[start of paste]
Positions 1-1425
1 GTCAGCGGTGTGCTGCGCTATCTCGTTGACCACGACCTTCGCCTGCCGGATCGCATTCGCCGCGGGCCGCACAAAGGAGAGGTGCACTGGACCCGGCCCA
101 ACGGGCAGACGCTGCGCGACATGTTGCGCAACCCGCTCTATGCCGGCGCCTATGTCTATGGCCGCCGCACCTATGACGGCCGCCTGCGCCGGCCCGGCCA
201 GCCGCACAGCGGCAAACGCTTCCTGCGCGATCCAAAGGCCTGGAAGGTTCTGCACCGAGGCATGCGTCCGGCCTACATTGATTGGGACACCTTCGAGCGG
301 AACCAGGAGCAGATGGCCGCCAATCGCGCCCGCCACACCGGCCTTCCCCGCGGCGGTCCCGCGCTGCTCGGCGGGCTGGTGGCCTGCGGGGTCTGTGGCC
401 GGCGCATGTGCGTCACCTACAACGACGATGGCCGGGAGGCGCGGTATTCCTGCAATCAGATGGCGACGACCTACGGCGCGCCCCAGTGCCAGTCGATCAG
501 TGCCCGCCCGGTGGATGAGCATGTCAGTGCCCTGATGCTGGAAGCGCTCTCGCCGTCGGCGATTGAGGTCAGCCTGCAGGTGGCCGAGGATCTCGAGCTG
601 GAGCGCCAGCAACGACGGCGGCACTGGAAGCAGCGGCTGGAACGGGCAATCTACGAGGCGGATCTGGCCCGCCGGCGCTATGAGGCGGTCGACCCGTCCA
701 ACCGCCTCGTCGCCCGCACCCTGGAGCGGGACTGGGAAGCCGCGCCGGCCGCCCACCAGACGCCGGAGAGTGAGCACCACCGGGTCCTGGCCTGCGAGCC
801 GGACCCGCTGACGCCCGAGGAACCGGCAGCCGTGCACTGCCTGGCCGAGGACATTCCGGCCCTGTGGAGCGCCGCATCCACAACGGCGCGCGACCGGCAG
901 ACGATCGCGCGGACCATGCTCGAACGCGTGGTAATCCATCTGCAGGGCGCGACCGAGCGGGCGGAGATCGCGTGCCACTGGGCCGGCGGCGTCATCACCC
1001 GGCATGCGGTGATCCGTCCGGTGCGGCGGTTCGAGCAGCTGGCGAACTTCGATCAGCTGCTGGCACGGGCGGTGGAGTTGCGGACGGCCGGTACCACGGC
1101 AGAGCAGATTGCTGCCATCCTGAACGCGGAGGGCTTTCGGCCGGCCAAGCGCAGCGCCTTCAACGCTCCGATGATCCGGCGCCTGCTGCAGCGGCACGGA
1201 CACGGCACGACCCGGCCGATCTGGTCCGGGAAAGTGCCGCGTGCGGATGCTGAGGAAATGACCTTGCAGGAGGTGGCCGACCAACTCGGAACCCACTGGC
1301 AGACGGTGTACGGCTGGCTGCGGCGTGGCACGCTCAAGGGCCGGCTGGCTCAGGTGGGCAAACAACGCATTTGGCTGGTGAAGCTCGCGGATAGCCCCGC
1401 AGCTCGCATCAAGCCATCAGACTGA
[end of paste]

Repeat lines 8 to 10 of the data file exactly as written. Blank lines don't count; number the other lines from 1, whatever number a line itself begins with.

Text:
601 GAGCGCCAGCAACGACGGCGGCACTGGAAGCAGCGGCTGGAACGGGCAATCTACGAGGCGGATCTGGCCCGCCGGCGCTATGAGGCGGTCGACCCGTCCA
701 ACCGCCTCGTCGCCCGCACCCTGGAGCGGGACTGGGAAGCCGCGCCGGCCGCCCACCAGACGCCGGAGAGTGAGCACCACCGGGTCCTGGCCTGCGAGCC
801 GGACCCGCTGACGCCCGAGGAACCGGCAGCCGTGCACTGCCTGGCCGAGGACATTCCGGCCCTGTGGAGCGCCGCATCCACAACGGCGCGCGACCGGCAG